CW Boss Brad Schwartz on Cancellations, ‘Superman and Lois’ Final Season and Building a Slate With Wider Appeal: ‘We Want to Be a Big 5 Network’

The executive said the Superman series will premiere in fall so it won’t be “wasted in the summer”

Tyler Hoechlin as Clark Kent and Elizabeth Tulloch as Lois Lane in "Superman & Lois" (The CW)
Elizabeth Tulloch and Tyler Hoechlin in a still from 'Superman & Lois' (The CW)

The CW has a clear goal in mind for its future: to change the conversation about the big four networks to include a fifth member. CW president Dennis Miller and president of entertainment Brad Schwartz addressed the company’s ambitions at the Television Critics Association’s 2024 winter tour.

“We want to be a big five network. And now with news, sports, talk, scripted, unscripted, live events and game shows, we’re getting there,” Schwartz said during CW’s executive session at TCA. “If last year was a time of reinvention, this year is a time of breaking through.”

As Nexstar took ownership of the network last year, CW canceled a slew of the young adult originals it was known for, including “Walker: Independence,” “Kung Fu,” the “Supernatural” prequel series “The Winchesters” and “Gotham Knights.” During that year, long-running series such as “Riverdale,” “Nancy Drew” and “The Flash” also released their final seasons.

“To be a big broadcast brand, we had to expand and do more than just that. We couldn’t operate as a niche kind of cable brand anymore, and specifically targeting an audience that maybe isn’t watching as much broadcast TV as they used to,” Schwartz said. “I think we’re still doing that thing the CW did really well. Shows like ‘Wild Cards’ kind of remind you a little bit of the old CW, like ‘Hart of Dixie’ and ‘Gilmore Girls,’ but we had to get bigger. We had to broaden out. Luckily, we have seven nights a week, two hours a night of programming to fill. Now we have sports on the weekends. We have a lot of time to sell, and I think we can serve a lot of audiences.”

Only four CW originals from the old guard remain — “All American,” “All American: Homecoming,” “Walker” and “Superman & Lois.”

The network heads broke down the strategy around saving the final season of “Superman & Lois” for the fall, even though the special effects for the series will be ready by the summer. Schwartz teased that this upcoming season is “incredible” and will be “one of the best shows on TV.”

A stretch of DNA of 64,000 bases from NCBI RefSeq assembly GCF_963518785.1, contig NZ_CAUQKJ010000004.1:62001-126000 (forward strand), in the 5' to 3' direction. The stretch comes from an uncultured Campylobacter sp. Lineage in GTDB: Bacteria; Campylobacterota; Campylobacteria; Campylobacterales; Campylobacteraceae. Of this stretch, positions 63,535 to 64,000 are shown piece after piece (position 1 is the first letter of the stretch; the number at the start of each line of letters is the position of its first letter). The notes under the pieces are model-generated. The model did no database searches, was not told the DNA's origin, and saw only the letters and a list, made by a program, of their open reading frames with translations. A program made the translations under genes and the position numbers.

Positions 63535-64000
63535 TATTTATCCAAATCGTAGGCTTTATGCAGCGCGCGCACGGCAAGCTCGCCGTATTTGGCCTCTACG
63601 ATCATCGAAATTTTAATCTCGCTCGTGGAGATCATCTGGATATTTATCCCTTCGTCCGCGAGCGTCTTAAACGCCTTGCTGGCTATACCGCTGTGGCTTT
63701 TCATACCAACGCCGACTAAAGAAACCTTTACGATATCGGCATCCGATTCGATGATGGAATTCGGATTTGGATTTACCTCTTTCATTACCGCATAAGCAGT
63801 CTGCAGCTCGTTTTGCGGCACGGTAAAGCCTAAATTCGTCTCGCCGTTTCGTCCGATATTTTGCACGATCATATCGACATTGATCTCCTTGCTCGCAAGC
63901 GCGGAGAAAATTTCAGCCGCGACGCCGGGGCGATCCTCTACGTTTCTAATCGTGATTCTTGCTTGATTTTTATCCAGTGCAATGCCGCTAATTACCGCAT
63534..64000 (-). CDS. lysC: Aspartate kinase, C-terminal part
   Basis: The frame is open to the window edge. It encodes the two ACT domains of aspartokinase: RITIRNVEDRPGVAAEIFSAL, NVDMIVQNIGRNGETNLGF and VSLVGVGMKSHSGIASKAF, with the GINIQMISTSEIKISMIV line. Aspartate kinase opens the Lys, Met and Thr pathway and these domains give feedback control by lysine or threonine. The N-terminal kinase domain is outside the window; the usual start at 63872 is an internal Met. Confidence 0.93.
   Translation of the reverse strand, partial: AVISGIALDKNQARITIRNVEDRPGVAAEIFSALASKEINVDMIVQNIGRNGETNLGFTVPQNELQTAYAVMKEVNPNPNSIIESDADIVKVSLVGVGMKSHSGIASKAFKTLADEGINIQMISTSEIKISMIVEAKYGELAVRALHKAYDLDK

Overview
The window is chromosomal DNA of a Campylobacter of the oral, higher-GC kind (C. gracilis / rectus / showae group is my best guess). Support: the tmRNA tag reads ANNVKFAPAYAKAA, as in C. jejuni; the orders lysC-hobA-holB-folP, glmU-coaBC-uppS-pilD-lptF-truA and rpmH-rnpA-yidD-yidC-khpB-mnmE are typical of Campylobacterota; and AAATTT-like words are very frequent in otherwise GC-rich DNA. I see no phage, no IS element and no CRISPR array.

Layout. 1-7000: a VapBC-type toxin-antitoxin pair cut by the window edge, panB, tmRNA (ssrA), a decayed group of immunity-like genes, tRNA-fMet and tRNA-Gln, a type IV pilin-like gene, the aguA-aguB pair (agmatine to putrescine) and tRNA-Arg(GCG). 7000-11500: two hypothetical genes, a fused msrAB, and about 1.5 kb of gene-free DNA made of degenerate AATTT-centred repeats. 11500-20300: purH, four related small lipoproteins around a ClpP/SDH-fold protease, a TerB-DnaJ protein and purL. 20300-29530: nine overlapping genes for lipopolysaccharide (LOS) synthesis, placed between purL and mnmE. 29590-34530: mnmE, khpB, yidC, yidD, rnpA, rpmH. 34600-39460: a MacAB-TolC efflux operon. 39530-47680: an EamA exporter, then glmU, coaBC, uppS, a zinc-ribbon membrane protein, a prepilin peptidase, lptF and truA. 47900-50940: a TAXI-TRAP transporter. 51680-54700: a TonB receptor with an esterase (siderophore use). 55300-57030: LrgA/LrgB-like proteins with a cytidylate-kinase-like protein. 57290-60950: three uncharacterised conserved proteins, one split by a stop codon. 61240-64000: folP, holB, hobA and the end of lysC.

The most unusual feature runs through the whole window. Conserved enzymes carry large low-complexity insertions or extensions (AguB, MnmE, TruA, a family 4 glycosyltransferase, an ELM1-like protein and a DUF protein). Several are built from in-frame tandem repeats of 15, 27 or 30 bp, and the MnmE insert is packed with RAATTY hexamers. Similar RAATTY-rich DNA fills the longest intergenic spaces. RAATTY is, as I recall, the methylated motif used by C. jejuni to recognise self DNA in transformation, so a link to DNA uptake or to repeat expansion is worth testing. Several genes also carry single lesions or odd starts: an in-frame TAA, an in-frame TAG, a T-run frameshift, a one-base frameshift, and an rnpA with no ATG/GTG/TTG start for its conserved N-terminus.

“I watched the first episode last night, and it’s going to make you cry,” the network head teased on Thursday.

“We feel like it would be wasted in the summer. So let’s put it in the fall where we can sell it in the upfronts, and we can really, really talk about it,” Schwartz said. “We can use how awesome ‘Superman & Lois’ is, and use that to lead into another show that we’re really excited about, which is ‘The Librarians.’”

Specifically, Schwartz was referring to “The Librarians: The Next Chapter,” a spin-off of the cult favorite TNT show that ran from 2014 to 2018. The fantasy adventure drama comes from writer and executive producer Dean Devlin and will focus on a Librarian from the past, a custodian of a magical repository that holds the world’s most powerful supernatural artifacts.

Though it’s “not confirmed,” Schwartz also noted that the current plan is for Season 3 of “All American: Homecoming” to premiere in the summer of 2024.

“We felt like ‘All American: Homecoming’ was finally a place where it can stand on its own, so we’re going to go from 13 episodes of ‘All American’ and right into 15 episodes of ‘Homecoming’ so one will lead right into the other. That gives us a platform to put other shows behind,” Schwartz said. “Those two shows are also our biggest shows on streaming.”

The network heads also addressed what went into the decision to partner with LIV Golf as part of its expansion into sports. Over the past year, CW was heavily invested in the live programming genre, signing deals with LIV Golf, ACC collegiate football, WWE NXT and the NASCAR Xfinity Series. Though LIV Golf and the ACC have already aired programming, WWE won’t come to the network until October of this year and NASCAR won’t air until 2025.

The Saudi Arabia-backed professional golf tour has been criticized by lawmakers, human rights activists and at least one organization that supports families impacted by 9/11.

“We don’t get into the internal matters that are going on,” Miller said when asked about the partnership. “There are those concerns. We certainly recognize them as as valid and understand that there’s going to be controversy around a number of sports that air on television, whether it be or mixed martial arts or golf or wrestling or whatever it is. There’s always controversy that surrounds high-profile sports. But our focus was really just putting on quality programming.”


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